Stacy J. Boston and Ryan M. Nickerson received the Francis O. Carfer Prize. This prize is presented to the seniors, who in the judgment of the Honors Committee, have made the most outstanding contribution to the College. Recipients must exhibit sound academic accomplishments along with characteristics of loyalty, service and devotion to Bethany.

Samantha F. Binkley received the Bethany 2000 Prize. This prize recognizes the senior who has best demonstrated loyalty and commitment to Bethany College in a wide range of activities over the course of his or her studies. The recipient must maintain a grade point average of 3.0 or higher and demonstrate the characteristics of enthusiasm, dependability and dedication.

Alison C. Irvin received the Pittsburgh Bethany College Club Award as Outstanding Junior Woman. The award is based on the qualities of leadership, character, conduct and scholarship. The Club, comprised of Bethany alumni in the Pittsburgh area, has placed a plaque in Phillips Hall upon which the names of the winners are engraved.

Evan P. Byrne received the W.F. Kennedy Prize. The prize, established by Kennedy of Wheeling, West Virginia, is awarded on the basis of the student’s contribution to the College, community life though leadership in activities, personal character and scholarship.

Ben A. Gavlik and Michaela D. Ross received the John R. Taylor Award. This award is presented to student(s) who demonstrate exceptional scholastic achievement; service to the College in terms of cross-disciplinary extracurricular activity; and a deep understanding of, and abiding commitment to, the core liberal arts values expressed in the Mission documents of Bethany College. The award is named in memory of John R. Taylor ’44, Professor of English Emeritus.

In addition to the student awards, the President’s Awards for Excellence in Performance for a member of the Bethany faculty and the staff were also announced. Aaron Anslow, Associate Professor of Visual and Performing Arts, received the faculty award. Debbie Soly, Administrative Assistant of the Athletic Department, received the staff award.

Dr. Tamara Rodenberg, President of Bethany College, presided over the Honors Day Convocation with the College’s Honors Committee, chaired by Dr. Gary Kappel. Serving on the Honors Committee are: Maureen Golick, Dr. Elizabeth M. Hull, Dr. Anju Ramjee, and Heather L. Riccuiti.

 

DEPARTMENTAL AWARDS:

Katelyn R. Sparks received the Beta Beta Beta Prize, which recognizes the student who has received the highest grades in the initial courses in Biology.

Geoff L. Pecar received the Beta Beta Beta – B.R. Weimer Award, which recognizes a senior in Biology who attained the highest academic rank in this major.

Matthew J. Cavanagh and Morgan L. Wyckoff received the Accountancy Award, which is presented to the senior(s) who maintains a grade point average of 3.5 or higher and demonstrates excellency in accountancy.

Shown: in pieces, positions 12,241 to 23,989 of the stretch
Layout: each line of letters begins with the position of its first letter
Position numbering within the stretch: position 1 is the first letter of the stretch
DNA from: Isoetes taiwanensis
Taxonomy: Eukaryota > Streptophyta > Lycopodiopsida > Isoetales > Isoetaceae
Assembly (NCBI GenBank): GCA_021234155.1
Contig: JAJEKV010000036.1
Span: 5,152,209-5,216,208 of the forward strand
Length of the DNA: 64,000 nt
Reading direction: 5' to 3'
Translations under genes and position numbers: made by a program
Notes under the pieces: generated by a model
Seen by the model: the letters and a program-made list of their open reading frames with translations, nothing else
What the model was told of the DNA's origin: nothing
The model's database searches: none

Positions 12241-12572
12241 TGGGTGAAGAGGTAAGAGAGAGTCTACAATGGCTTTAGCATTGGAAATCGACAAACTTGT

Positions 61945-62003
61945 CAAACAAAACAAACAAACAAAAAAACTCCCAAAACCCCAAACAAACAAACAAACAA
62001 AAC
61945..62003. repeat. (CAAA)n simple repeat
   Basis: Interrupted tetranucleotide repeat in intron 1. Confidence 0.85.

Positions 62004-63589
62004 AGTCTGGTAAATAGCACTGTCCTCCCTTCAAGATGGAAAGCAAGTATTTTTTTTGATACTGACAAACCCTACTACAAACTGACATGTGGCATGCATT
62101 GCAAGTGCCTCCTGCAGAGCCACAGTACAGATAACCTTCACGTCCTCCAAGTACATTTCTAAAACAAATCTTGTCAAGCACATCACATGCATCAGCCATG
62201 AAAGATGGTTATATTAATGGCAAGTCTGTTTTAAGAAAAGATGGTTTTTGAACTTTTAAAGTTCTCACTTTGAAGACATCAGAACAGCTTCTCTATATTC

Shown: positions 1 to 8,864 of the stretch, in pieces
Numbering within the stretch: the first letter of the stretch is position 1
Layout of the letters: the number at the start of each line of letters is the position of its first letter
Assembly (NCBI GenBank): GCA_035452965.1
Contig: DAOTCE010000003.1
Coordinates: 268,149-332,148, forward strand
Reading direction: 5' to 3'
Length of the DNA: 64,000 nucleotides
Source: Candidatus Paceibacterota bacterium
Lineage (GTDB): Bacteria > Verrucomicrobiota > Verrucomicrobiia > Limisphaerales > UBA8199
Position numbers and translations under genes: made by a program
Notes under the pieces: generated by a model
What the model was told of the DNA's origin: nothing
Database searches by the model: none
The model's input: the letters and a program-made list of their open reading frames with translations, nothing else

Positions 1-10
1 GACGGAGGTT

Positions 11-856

Elizabeth M. Timas received the Ernest L. & Dorothy Miller Korb Entrepreneurial Spirit Award for excellence in Entrepreneurship.

Jordan D. Hunkins and Ryan M. Nickerson received the Business Award in Finance for excellence in Finance.

Matthew M. Corraini received the Eugene Miller Award for excellence in Economics.

 Elizabeth M. Timas received the Business Award in Management for excellence in Business Management.

Ashley E. Veryser and Austin G. Paul Orecchio received the Freshman Chemistry Award, which is presented each year to the student who attains the highest grade point average in a freshman-level Chemistry course.

Samantha F. Binkley received the Jerry R. Allison Award, which is granted to the senior concentrating in Chemistry who has achieved the highest grade-point average in the department.

 Ben A. Gavlik received the Charlotte Manion Yurko Award, which is presented to the Communications senior with the highest scholastic average in the major.

Andrew M. Williams received the Sara M. Cannon Award, which is presented to an outstanding student who excels in work with the campus broadcast media systems.

Lily M. Knight received the James W. Carty, Jr. Award, which is presented to an outstanding student who excels in work with the campus print media.

Riley T. Harrison received the E.E. Roberts Distinguished Prize in Campus Media, which is presented to an outstanding student who excels in work with one of the student media, in academic work in Communications and Media Arts, or both.

Emmet Dwyer received the James Keegan Prize in International Communications, which is presented to a student whose academic achievement reflects an appreciation for the role communication plays in international affairs.

Robert A. Murano and Jenna S. Nuth received the David Brown Prize for outstanding achievement in Computer Science.

Ryan M. Nickerson received the Forrest H. Kirkpatrick Award, which is presented to the outstanding senior majoring in economics.